Humble!—Few can stand success. The praise of men, the laudation of the crowds, so often turns the head and lifts up the heart. It is misunderstanding, criticism, difficulty, abuse, persecution, failure, that usually draws—or drives—us to God. When everything seems to be coming our way,—attendance, offerings, approval, appreciation, laudation, converts, success,—'tis then that we need to watch, lest we be lifted up in our own estimation and spoiled for the greater service. Under such circumstances, it takes discipline and humbling before an all-wise Father to bring us down from dizzying heights to walk humbly with our God. This is not an easy thing to pray for, but we need it for the sake of our souls' safety.
Research!—Earnest, honest, persistent research work by those properly equipped on the essential junction points of history and prophecy should ever be encouraged and never discouraged. When it has the full, unassailable truth of God as its objective, and reverent, unswerving loyalty thereto as its motivating spirit, none need fear its results. It is stultifying traditionalism that is our peril, as it was with the Jews of old, and of every churchly movement of the Christian Era. To attempt to maintain with pious declarations a detail that cannot be sustained by sound historical evidence, is fundamentally dishonest. Better to be silent than to prostitute conscience by repeating discredited evidence on some nonessential. We are not to think that because some such nonessential position was once taken that it is ever after to be maintained as inerrant and vital. The relentless scrutiny of a critical world will soon be turned upon us. Truth must not be caught unawares. And truth has really nothing to fear. Those who have had the privilege of such research opportunity are the stronger, surer, and sounder in the faith because of the opportunity.
Leaders!—There are leaders and associates who stimulate us to ever greater achievement by their moral and expressed support. We are conscious of their backing. We know where they will stand, irrespective of shifting tides of sentiment. They counsel us candidly concerning our trends and weaknesses, helping us to avoid pitfalls and mistakes, and we love them for it. They bring out the very best that is in us. There is nothing we would not attempt for them in their leadership of the cause we love. There are, alas, others who chill every atom of enthusiasm we possess, and who stifle all initiative by their reserve, their expressed or obvious criticisms, and their studied countering of every expression or plan projected. We serve in spite of, and not because of, them. It is the love of the cause that impels despite their efforts to "balance" us. 0 that such might see how much more would be achieved by adopting the former attitude and method!
Turning Point!—If the one church that stands for the full expansion of the truth of God—Biblical, historical, factual—should ever come to the place of codification and rigidity, refusing to go on to perfection, or refusing to revise inaccuracy of detail in the light of additional, corrective facts in the field of exposition or interpretation, she would reach the turning point of her career, and would thereby turn her face away from God's expansive truth.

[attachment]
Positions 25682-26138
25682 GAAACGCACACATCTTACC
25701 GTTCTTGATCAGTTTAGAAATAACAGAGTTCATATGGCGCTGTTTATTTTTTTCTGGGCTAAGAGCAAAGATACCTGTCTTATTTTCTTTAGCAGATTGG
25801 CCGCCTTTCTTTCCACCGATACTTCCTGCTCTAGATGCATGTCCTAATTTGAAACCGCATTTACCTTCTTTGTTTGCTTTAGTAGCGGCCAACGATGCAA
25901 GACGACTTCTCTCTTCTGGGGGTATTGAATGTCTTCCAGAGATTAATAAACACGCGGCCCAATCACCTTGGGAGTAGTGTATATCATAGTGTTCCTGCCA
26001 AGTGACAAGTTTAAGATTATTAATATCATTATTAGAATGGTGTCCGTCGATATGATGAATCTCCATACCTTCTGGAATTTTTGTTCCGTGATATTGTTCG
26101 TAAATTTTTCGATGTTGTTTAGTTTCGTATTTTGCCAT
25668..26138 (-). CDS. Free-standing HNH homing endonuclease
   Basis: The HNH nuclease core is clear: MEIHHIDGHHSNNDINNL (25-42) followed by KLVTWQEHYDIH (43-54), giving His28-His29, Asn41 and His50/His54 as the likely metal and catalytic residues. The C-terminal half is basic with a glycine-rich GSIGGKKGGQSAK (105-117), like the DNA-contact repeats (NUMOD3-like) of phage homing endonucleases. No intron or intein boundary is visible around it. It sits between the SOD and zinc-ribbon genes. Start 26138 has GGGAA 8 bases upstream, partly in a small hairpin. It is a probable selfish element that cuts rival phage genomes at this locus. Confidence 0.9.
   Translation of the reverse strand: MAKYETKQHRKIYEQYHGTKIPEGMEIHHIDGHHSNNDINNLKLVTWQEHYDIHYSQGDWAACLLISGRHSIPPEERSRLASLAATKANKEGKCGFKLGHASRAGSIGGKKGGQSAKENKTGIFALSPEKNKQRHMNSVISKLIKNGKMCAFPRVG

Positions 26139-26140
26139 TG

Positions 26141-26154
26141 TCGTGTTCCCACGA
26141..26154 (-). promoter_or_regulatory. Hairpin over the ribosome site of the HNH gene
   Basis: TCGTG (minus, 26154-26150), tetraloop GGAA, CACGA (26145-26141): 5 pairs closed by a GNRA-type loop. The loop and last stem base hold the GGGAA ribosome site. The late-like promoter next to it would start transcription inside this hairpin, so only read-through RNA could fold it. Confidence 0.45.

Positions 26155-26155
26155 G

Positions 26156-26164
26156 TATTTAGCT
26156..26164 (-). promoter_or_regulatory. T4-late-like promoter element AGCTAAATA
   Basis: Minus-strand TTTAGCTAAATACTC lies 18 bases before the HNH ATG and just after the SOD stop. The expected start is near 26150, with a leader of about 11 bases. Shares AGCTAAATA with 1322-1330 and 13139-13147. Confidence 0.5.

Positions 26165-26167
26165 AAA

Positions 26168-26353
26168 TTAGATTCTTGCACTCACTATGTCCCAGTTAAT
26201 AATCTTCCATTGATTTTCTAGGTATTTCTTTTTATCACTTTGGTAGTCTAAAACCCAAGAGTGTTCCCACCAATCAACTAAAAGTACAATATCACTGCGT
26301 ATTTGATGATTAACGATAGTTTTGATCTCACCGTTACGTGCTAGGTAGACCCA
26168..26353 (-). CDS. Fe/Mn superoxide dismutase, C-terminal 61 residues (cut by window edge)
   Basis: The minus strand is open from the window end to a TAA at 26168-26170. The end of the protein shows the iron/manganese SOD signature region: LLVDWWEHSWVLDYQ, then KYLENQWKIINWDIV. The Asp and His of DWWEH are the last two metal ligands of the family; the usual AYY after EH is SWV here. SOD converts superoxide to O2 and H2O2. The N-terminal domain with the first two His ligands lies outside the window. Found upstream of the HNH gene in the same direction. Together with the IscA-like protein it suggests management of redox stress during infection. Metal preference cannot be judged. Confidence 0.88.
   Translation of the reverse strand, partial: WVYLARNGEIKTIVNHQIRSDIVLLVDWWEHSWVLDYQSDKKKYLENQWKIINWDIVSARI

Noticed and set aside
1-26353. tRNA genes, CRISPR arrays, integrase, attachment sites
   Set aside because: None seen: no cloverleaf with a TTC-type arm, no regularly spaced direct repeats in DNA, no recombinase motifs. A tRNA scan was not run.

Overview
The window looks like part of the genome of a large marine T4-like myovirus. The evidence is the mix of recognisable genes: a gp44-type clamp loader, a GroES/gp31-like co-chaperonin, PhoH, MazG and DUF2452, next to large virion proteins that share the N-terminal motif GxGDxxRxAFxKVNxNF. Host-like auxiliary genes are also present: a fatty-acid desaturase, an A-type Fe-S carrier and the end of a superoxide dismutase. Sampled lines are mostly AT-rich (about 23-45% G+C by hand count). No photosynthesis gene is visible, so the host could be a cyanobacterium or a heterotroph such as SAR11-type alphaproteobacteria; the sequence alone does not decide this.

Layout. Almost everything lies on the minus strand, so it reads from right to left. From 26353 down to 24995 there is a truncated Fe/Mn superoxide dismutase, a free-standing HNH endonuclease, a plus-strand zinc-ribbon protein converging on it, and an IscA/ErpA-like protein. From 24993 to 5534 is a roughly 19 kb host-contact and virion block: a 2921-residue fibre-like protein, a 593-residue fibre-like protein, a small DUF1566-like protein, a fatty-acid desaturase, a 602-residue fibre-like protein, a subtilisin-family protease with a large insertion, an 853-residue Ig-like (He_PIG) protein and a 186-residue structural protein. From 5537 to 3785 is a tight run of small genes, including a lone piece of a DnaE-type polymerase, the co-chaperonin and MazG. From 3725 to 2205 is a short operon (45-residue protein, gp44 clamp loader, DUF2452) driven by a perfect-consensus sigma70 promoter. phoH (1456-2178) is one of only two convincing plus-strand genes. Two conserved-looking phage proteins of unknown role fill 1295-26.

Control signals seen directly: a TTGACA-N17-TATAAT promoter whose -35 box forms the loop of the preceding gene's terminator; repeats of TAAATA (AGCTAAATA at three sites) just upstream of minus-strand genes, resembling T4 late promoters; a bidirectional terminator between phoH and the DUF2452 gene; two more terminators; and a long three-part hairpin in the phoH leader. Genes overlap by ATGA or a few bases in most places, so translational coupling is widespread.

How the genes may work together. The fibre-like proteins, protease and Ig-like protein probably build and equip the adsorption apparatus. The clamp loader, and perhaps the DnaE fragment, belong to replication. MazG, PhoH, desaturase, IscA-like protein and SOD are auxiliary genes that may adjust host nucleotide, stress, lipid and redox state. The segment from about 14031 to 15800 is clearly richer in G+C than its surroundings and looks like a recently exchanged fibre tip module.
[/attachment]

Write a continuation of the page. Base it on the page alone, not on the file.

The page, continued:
Issues!—Some men would be hard put if they did not have a succession of "issues" over which to battle. And if issues do not exist, they proceed to create them. There can be no championing without issues, and issues are necessary to the spotlight. Significantly enough, such matters rarely if ever have any direct relationship to real salvation. To brush aside nonessential issues, and preach a saving gospel that transforms the life and nourishes the soul, would be a revolutionary experience for them, and an amazingly blessed spectacle to behold. Let us encourage it.
Discussion!—Absence of discussion concerning doctrine and prophecy does not afford the ground for complacency erroneously believed and declared by some. Rather, it is cause for concern, for it is fraught with peril of a serious character. Instead of indicating that all is well, it reveals indifference or superficiality, stagnation or fatal compromise. For this we have the clear dictum of the Spirit of prophecy. (See "Gospel Workers," pp. 299, 300.) Continual growth and development is always accompanied by discussion; and where there is no discussion, real, personal study that produces conviction is lacking. The history of the post-Reformation church bears eloquent and tragic witness to this vital principle. We must avoid her mistakes. There are many prophecies, such as Revelation 17, which infold much light that has not yet been discovered, and for which we should be constantly praying and diligently seeking. Fulfillment often makes clear what could never be discerned before. And added light, be it noted, never sets aside genuine light, already received. It intensifies, enlarges, clarifies, and enforces, expanding our vision and correcting our misconceptions. Let us pray for and seek everincreasing light.
L. E. F.